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Into the Dark - Treehouse - Advance Preview



A famous celebrity chef (Jimmi Simpson), gets raked across the coals in the entertainment tabloids and decides on a quiet retreat back to his old family home to take some time away from the spotlight. Little does he know the horrors in store for him over the weekend ahead.

Into the Dark: Treehouse assembles an excellent cast (fans of The Resident and Psych especially will be happy to see all the familiar faces that pop up) and even a notable director in James Roday (Psych, A Million Little Things) for a fun 90 minute hour of horror that succeeds in being slightly better than some of the other episodes Into the Dark has produced.

Unfortunately, Treehouse fails to be much more than that. I was more entertained watching it than I had been by the New Years or Valentine's Day episodes but so much of Treehouse is awkward, hokey, and entirely too heavy-handed. It's the shows attempt to say something about the #MeToo movement rather clumsily. Some of it succeeds, but some of it is so cringe-worthy in how over the top it is that I found myself finding it hard to enjoy.

Photo by: Richard Foreman, Jr. SMPSP/Hulu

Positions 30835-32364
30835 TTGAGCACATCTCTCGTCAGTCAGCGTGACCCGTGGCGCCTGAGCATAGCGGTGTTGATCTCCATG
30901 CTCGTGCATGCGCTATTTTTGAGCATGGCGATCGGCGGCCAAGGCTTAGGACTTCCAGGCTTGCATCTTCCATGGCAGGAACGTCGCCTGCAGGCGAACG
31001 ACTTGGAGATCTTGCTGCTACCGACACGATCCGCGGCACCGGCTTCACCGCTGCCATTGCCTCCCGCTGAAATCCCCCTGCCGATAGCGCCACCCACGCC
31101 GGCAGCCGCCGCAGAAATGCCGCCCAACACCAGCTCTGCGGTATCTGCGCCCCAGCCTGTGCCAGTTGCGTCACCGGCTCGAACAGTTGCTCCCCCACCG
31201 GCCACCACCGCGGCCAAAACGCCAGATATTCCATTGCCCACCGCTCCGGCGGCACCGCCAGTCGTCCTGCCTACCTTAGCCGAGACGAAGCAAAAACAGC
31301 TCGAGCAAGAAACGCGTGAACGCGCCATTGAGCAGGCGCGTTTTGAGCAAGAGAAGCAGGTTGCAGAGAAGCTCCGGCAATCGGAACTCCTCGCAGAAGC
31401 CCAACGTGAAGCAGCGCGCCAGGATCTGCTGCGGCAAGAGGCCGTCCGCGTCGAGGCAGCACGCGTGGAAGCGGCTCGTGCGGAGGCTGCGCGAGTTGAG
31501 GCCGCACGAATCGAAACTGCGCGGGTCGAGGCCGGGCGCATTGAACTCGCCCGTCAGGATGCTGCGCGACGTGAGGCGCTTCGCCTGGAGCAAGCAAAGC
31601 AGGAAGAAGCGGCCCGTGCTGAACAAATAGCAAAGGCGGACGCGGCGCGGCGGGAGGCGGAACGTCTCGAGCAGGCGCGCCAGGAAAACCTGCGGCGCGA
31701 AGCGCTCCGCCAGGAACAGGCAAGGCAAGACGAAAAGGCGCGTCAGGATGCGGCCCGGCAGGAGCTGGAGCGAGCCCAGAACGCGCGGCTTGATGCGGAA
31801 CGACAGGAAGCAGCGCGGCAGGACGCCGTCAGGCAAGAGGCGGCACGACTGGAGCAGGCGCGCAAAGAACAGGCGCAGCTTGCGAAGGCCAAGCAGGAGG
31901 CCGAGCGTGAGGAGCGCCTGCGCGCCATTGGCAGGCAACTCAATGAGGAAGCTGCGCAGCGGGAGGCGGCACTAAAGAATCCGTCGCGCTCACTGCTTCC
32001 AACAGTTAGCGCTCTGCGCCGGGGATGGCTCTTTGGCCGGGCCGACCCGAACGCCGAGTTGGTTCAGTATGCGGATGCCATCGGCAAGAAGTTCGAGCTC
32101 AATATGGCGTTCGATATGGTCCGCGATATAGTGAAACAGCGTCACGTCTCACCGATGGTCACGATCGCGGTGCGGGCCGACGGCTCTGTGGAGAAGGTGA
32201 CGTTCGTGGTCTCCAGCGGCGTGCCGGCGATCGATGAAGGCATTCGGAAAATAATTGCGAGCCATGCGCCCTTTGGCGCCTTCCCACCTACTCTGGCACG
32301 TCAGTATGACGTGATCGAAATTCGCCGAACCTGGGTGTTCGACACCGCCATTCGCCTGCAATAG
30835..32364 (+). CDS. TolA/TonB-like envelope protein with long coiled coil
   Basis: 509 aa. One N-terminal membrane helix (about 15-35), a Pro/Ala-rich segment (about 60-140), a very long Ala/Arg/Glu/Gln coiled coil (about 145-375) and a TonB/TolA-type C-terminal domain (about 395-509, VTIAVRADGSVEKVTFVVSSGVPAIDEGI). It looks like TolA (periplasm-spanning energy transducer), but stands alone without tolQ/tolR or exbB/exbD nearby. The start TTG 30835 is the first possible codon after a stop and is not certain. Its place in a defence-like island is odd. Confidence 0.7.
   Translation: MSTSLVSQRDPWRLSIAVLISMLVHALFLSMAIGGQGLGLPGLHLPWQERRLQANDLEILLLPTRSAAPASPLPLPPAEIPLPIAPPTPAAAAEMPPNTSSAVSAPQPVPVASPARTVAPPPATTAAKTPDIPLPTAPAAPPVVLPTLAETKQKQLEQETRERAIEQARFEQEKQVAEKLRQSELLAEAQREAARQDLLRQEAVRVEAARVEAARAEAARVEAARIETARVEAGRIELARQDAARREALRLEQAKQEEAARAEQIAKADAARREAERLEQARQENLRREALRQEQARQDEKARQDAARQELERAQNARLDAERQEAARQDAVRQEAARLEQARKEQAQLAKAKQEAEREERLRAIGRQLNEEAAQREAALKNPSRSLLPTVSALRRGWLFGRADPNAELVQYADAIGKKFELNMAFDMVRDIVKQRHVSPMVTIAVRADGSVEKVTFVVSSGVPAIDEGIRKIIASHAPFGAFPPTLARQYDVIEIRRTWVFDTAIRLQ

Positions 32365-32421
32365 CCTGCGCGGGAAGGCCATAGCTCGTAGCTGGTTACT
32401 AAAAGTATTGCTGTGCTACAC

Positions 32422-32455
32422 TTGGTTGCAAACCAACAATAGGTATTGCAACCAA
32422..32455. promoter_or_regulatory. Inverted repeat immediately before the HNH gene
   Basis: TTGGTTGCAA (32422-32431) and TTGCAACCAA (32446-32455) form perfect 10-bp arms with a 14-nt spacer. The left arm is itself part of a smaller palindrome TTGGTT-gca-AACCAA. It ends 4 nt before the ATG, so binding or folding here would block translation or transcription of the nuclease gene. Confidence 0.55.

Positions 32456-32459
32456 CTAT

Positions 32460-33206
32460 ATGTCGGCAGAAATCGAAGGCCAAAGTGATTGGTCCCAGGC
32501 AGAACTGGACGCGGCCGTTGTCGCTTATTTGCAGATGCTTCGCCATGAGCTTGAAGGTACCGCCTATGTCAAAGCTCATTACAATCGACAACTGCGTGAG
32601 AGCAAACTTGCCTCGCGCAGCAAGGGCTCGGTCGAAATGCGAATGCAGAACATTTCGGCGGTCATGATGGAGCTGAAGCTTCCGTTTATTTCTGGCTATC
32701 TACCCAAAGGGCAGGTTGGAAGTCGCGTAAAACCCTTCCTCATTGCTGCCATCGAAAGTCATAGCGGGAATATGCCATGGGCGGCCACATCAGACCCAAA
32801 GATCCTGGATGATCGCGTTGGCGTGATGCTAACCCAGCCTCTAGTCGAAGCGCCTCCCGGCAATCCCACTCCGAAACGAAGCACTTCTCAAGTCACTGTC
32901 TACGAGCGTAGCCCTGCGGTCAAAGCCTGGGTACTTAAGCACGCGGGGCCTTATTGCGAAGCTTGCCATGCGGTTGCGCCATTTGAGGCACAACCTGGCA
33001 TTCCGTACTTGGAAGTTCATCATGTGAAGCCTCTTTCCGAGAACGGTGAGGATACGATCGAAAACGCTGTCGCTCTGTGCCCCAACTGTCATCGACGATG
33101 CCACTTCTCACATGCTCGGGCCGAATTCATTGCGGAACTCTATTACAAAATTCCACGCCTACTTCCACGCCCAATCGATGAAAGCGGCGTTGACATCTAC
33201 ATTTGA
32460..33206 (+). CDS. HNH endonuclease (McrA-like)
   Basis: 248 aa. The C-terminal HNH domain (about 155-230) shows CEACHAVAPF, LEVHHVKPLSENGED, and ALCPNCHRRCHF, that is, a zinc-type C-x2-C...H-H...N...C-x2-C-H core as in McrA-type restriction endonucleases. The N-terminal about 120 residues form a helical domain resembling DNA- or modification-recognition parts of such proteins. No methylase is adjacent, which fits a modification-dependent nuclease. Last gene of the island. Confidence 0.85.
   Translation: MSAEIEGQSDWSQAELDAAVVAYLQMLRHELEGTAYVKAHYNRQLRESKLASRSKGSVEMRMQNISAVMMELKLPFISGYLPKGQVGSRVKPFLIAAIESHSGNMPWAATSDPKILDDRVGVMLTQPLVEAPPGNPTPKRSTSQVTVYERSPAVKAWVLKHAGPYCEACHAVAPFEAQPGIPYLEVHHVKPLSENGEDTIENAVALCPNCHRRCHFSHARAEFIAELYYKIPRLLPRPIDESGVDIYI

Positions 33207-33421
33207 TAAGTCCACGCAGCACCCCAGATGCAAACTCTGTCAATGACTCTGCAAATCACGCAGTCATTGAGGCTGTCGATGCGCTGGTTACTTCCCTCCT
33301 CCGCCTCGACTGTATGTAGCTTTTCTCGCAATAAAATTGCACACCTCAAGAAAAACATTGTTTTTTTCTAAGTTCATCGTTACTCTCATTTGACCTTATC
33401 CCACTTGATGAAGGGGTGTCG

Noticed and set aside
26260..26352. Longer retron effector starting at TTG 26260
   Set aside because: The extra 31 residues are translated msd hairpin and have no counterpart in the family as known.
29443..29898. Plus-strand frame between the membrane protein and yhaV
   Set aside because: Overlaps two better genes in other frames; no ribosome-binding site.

The episode incorporates some of my favorite supernatural elements and a vicious revenge streak against a man who has caused so many women to suffer. If you're looking for a frothy, light, and wickedly wild story about a bunch of women banding together to teach one dangerous man a lesson, then look no further.

Although there were some very out of place racial stereotypes thrown in the mix that put a damper on the attempts Treehouse was making to hone its female empowerment message. That and several loose plot threads that are never tied up adequately.

It's a wonder how Into the Dark can continuously make needlessly long 90-minute episodes and yet still leave such big unanswered questions and gaping plot holes in the story. Again, Treehouse didn't need to be nearly as long as it was. Once you reach the crescendo, one that is fairly predictable aside from a few engaging twists, the story drags along and loses its momentum.

Photo by: Richard Foreman, Jr. SMPSP/Hulu

The initial shift in the story's tone is actually very creepy. I found myself chilled to the core in one scene during the middle of the episode, right when the horror begins, but then Treehouse loses steam after that and never quite recovers.

Into the Dark: Treehouse premieres Friday, March 1st, on Hulu.

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